On her day 1 at with the non-interactive learning session with the tailor, Chhaya came home, got hold of some old cloth pieces and opened the book she had scribbled the steps on.
“I’d write and draw without even seeing on the page. It is intricate and I couldn’t miss on observing a single step”
Chhaya, with her husband’s help made her first unstitched blouse on her first day of learning with the tailor.
“I am a very sharp observer. If I see something once, I will never forget it. So is my son”, she says pointing towards Jay.
Chhaya flaunts how Jay used to stitch petticoat and trim saari’s pico ever since he was 6-7 year old.
“But he wouldn’t do it in front of everyone. He had grown up seeing me do this and picked up the art. His little contribution helped me save time to do house work.”
Jay smiles. Jay is an IT engineer now. His brother works out of Pune in an IT company.
I put my kids in one of the best schools in my area. Everyone in my community told me that I will not be able to afford the expense and my kids would definitely have to drop out half way. But I was quiet stern with my decision. I knew the value of good education because I felt everyday what all I couldn’t be because of lack of it”
Chhaya tells me how she practised day and night and gradually picked up on skill and speed.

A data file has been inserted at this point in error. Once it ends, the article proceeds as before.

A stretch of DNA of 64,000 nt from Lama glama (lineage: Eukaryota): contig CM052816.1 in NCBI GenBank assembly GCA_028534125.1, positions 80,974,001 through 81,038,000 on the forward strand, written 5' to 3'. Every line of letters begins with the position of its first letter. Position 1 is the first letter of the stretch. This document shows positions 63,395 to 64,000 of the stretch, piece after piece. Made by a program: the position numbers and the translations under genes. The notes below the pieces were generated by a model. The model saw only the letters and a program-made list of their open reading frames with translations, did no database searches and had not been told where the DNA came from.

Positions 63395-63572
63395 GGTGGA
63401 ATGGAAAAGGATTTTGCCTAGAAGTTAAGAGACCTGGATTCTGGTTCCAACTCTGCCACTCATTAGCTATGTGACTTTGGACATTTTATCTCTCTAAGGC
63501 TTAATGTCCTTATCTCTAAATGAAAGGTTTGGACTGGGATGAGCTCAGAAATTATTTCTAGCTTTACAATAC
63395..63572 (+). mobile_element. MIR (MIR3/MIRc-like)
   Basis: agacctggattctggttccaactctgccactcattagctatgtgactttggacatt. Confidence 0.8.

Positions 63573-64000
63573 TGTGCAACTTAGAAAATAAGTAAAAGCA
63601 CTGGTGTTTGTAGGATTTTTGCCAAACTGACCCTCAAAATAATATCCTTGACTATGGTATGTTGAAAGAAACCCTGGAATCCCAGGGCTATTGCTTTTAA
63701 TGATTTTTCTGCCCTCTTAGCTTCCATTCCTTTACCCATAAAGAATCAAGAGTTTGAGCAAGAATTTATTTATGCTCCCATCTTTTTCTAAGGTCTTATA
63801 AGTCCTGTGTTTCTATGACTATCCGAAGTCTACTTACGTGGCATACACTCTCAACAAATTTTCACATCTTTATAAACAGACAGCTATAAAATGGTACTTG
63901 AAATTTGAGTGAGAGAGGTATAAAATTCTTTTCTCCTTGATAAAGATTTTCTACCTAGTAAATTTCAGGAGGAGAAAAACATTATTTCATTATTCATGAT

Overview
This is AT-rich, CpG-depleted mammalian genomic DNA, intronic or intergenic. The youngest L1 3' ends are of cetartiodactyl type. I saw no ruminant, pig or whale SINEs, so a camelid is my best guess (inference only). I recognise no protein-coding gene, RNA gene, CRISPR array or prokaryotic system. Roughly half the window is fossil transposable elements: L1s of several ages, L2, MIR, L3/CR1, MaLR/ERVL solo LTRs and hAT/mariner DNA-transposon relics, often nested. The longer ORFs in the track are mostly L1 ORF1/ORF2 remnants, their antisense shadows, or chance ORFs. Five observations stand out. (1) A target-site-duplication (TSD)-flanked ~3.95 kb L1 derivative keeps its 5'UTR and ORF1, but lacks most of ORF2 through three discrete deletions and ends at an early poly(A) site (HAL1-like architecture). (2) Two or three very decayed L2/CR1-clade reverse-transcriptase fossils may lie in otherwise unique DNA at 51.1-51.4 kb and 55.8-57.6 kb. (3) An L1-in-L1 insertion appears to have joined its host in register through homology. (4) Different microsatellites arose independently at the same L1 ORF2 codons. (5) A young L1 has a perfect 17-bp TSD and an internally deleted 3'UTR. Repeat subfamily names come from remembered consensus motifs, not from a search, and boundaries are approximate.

“Now, I can make a blouse in an hour or so”
“After I had learnt stitching, the next big struggle was to find customers and it was not easy at that time. One, I was not experienced and hence people would think before risking their material. Also, I did not know how to speak Gujarati. Gradually, a few people believed in me and I started getting customers. Things started shaping up and after a few years, my husband began driving auto-rickshaw,” added Chhaya.
An NGO approached Chhaya and proposed the idea of her teaching stitching to others. Chhaya readily agreed to it. However, eventually sensed that the NGO was treating her like an eye-candy and was also underpaying for the effort she’d put.
“I talked to the lady who had asked me to start this, about how I felt uncomfortable everytime she’d bring people to my home to display her deed. I was also getting extremely underpaid for the job I was doing. She told me point-blank that I deserved just this much amount of money, which I knew wasn’t true. I had to let go of the project after she used her power on me”
A month passed and it became difficult for Chhaya to manage expenses that were earlier taken care by money that the NGO paid to her. However, lows aren’t permanent, are they?
“An old customer came with her daughter and asked me to teach her. I accepted. Gradually, girls from the colony began joining in and there was a time where I’d run my classes in 3 shifts. Soon, I was running my own training centre”